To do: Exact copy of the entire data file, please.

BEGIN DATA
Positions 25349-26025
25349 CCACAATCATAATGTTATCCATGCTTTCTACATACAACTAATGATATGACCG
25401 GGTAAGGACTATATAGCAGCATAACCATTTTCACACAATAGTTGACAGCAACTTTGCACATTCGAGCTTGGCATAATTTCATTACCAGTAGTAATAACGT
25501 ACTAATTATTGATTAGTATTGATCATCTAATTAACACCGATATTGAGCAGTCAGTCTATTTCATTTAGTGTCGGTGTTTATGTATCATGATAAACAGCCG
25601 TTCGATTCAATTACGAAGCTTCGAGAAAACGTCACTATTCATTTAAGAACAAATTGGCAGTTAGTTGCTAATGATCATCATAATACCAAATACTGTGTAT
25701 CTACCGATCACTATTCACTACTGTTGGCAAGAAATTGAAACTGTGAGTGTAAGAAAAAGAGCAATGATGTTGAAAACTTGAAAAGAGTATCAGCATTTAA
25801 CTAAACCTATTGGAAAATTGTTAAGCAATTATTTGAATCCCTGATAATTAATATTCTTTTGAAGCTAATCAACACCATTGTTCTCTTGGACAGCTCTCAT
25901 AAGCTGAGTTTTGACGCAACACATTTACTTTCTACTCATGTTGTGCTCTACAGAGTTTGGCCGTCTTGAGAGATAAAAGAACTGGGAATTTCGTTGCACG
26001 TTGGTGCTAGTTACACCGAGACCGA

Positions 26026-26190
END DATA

Positions 25349-26025
25349 CCACAATCATAATGTTATCCATGCTTTCTACATACAACTAATGATATGACCG
25401 GGTAAGGACTATATAGCAGCATAACCATTTTCACACAATAGTTGACAGCAACTTTGCACATTCGAGCTTGGCATAATTTCATTACCAGTAGTAATAACGT
25501 ACTAATTATTGATTAGTATTGATCATCTAATTAACACCGATATTGAGCAGTCAGTCTATTTCATTTAGTGTCGGTGTTTATGTATCATGATAAACAGCCG
25601 TTCGATTCAATTACGAAGCTTCGAGAAAACGTCACTATTCATTTAAGAACAAATTGGCAGTTAGTTGCTAATGATCATCATAATACCAAATACTGTGTAT
25701 CTACCGATCACTATTCACTACTGTTGGCAAGAAATTGAAACTGTGAGTGTAAGAAAAAGAGCAATGATGTTGAAAACTTGAAAAGAGTATCAGCATTTAA
25801 CTAAACCTATTGGAAAATTGTTAAGCAATTATTTGAATCCCTGATAATTAATATTCTTTTGAAGCTAATCAACACCATTGTTCTCTTGGACAGCTCTCAT
25901 AAGCTGAGTTTTGACGCAACACATTTACTTTCTACTCATGTTGTGCTCTACAGAGTTTGGCCGTCTTGAGAGATAAAAGAACTGGGAATTTCGTTGCACG
26001 TTGGTGCTAGTTACACCGAGACCGA

Positions 26026-26190